Members of a People's Defence Force aligned with the National Unity Government patrol Sagaing Region's Tabayin Township in February 2022. (Mar Naw | Frontier)

‘Killing the weeds’: Village warfare in Myingyan

The post-coup conflict in Myanmar’s Dry Zone has pitted villages against each other, while the junta’s boosting of allied militias has deepened the cycle of violence.


Ko Tin was so exhausted from staying up late to fill out paperwork that he slept through the sound of explosions that roused the rest of the town.

When he went out for his morning walk, he noticed people gathering at a pagoda on a hilltop, from where they were watching a plume of smoke rising about two miles away.

“Some village was burned down this morning,” someone in the crowd explained to him when he reached the top.

The 38-year-old regime-appointed administrator of Si Mee Khon town was looking down at Son village, a small settlement in Mandalay Region’s Myingyan Township.

Part of Myanmar’s central Dry Zone, Myingyan has been wracked with brutal conflict since the military seized power in February 2021. Pro-democracy armed groups, broadly known as People’s Defence Forces, have fought to oust the military and its officials from their villages. At the same time, they have battled their neighbours in pro-military militias, known as the Pyusawhti, amid a growing cycle of violence between communities.

In the early morning of May 9, allied pro-democracy forces raided Son village, a community known for supporting the military. A three-hour shootout ended with the PDFs occupying the village, destroying four Pyusawhti bases and killing five enemy combatants.

But by the end of the day, over 30 civilian residents were also dead, including women and three children – one of them the four-year-old daughter of the local pro-military militia leader. The circumstances of their deaths are hotly disputed.

“They wanted our village to disappear from the earth,” resident Daw Swe Moe, 58, told Frontier. “Many innocent people died who weren’t involved in the militia, but there’s nothing we can do.”

The regime claimed the civilian victims were killed by drone-dropped bombs and small arms fire from the PDFs, while resistance groups claimed they were killed by mortars fired by military vessels docked at Si Mee Khon’s port on the Ayeyarwady River.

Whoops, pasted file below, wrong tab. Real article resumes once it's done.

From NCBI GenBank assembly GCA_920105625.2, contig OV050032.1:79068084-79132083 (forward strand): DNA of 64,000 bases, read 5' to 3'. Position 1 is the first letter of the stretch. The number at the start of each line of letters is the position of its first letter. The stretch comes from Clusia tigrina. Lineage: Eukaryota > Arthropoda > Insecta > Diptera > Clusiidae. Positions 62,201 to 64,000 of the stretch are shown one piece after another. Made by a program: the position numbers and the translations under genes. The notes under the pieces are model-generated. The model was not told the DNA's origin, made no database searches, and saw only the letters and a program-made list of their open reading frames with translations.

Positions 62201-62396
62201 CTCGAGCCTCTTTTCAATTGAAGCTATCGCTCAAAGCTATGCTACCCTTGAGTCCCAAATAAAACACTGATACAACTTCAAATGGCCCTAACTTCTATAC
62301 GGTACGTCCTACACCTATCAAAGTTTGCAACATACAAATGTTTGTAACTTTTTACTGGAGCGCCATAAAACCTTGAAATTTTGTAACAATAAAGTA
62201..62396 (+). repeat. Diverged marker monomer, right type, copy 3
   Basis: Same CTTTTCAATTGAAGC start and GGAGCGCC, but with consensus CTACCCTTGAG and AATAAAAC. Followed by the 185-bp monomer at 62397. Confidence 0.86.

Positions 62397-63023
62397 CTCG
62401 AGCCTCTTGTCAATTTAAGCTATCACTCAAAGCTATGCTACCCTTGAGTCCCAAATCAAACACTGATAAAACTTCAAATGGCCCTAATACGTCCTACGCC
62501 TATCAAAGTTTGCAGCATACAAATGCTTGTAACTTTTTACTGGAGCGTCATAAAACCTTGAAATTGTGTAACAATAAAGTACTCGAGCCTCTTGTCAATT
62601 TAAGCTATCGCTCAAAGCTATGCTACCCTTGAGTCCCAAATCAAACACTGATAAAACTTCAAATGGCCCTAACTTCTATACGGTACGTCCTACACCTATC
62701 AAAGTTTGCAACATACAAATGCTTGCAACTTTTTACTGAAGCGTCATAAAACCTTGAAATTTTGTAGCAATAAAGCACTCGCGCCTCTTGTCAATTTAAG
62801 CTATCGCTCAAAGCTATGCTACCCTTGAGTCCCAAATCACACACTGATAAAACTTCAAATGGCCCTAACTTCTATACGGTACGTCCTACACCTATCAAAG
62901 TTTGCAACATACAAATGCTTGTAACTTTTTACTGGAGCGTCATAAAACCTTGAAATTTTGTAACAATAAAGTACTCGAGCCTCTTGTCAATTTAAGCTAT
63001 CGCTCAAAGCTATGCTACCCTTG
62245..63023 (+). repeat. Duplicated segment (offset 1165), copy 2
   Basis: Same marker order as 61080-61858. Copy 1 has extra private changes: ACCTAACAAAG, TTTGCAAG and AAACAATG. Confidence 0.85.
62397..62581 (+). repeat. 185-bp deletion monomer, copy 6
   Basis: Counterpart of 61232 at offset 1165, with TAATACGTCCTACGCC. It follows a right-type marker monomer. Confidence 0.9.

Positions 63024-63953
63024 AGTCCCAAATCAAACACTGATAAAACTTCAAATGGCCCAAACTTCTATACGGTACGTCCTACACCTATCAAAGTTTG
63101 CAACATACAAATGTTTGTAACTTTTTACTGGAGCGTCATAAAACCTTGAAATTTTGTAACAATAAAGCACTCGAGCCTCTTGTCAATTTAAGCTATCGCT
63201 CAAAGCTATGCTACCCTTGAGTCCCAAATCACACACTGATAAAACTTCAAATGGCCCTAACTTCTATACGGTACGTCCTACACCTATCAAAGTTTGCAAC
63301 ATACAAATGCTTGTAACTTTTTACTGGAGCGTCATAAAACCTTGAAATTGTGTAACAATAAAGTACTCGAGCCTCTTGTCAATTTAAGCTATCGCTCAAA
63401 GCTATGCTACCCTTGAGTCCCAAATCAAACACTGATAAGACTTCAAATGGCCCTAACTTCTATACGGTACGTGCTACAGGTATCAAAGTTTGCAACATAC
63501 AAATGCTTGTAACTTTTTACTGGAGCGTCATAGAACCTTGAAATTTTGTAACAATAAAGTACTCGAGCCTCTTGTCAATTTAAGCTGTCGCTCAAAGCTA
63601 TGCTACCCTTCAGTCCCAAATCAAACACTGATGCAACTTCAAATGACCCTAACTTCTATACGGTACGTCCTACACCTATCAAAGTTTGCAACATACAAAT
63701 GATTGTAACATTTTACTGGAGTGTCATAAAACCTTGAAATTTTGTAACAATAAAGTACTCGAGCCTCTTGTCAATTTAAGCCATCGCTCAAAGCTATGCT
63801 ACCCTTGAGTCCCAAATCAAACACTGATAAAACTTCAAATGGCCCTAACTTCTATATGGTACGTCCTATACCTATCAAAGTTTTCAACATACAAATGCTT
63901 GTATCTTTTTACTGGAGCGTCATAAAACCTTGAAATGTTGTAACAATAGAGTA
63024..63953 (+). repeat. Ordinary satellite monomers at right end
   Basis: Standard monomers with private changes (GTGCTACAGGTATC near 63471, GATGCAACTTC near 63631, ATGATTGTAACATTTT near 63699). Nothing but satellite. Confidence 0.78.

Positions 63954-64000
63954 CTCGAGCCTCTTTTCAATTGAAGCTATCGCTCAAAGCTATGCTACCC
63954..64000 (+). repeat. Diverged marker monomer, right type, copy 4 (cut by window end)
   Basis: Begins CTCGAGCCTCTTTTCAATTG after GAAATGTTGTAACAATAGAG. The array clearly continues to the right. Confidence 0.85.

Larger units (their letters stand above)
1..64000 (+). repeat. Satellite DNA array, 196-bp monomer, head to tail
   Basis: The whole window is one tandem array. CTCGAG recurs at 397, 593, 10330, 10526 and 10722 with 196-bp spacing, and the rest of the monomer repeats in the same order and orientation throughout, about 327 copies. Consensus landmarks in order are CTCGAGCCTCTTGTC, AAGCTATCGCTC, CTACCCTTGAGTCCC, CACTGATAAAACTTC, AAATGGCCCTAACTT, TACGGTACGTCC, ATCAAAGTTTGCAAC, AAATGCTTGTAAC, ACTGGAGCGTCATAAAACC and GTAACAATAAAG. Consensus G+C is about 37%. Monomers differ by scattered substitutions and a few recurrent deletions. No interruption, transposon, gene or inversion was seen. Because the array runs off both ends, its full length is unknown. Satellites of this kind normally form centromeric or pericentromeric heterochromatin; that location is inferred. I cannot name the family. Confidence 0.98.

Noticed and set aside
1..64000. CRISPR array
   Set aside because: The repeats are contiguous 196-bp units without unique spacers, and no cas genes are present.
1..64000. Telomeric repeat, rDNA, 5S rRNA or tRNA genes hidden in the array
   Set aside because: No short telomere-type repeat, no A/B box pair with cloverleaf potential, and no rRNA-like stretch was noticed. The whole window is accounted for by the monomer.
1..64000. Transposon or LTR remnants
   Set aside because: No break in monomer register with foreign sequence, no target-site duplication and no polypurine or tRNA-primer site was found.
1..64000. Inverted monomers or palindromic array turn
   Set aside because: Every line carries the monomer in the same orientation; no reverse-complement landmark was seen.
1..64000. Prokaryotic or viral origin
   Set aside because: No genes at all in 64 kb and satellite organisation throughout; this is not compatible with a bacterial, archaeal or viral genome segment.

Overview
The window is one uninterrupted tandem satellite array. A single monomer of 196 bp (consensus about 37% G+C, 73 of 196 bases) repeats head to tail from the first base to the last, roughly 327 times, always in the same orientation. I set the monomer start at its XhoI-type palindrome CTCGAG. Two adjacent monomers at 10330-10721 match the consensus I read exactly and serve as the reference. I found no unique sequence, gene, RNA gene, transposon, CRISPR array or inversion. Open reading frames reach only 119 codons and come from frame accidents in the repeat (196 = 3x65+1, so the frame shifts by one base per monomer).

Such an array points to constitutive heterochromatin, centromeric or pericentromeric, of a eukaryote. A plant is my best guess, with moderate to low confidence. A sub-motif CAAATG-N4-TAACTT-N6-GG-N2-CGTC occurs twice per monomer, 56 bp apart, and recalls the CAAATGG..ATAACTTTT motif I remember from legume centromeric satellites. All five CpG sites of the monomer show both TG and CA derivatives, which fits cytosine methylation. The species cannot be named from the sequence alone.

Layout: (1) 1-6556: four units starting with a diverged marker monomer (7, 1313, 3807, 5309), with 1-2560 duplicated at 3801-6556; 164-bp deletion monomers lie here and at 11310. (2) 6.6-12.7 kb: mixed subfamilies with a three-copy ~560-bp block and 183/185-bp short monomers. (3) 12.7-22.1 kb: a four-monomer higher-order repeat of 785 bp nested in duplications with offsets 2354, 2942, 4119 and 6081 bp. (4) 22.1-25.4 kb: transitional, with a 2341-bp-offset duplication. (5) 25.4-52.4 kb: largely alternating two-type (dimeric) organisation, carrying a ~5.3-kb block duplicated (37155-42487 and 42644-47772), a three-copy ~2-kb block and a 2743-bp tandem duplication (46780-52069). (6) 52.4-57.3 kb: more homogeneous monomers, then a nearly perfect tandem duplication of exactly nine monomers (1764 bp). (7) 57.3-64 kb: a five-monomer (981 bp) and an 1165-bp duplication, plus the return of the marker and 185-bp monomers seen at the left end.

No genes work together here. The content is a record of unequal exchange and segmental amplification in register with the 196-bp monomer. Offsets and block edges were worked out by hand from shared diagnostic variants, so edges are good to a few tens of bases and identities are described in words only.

Swe Moe confirmed that some of the people were killed by explosions, but said in the chaos it was impossible to tell the source or type of the munitions.

In photos viewed by Frontier, some of the bodies were charred, a few beyond recognition, by what seemed like explosives, but others appeared to have been hit only by small arms fire. All looked to be wearing ordinary civilian clothing.

The military regime put the death toll at 17 males and 16 females, with 14 injured and 50 homes destroyed.

When the battle was over, the resistance forces tried to reassure the surviving villagers, saying they’d only burn the homes of militia members and wouldn’t harm them. But Swe Moe said the houses of non-militia people were also torched, and while she did not personally see the PDFs kill villagers, she held them responsible for their deaths by launching the attack in the first place.

But international humanitarian law is vague about whether attacking a civilian settlement with military installations is acceptable.

The International Committee of the Red Cross says international law prohibits attacks that are “expected to cause incidental loss of civilian life… which would be excessive in relation to the concrete and direct military advantage anticipated”.

Ko Tin, who asked to be identified by a nickname, said he isn’t sure of the details of what happened in Son, partly because all of Myingyan Township is under an internet blackout, and because Son villagers are pariahs in the wider community.

“Nearby villages dare not help Son village,” he said in a low voice. “We don’t want to accept Son villagers as refugees either because they are a Pyusawhti village and can bring trouble.”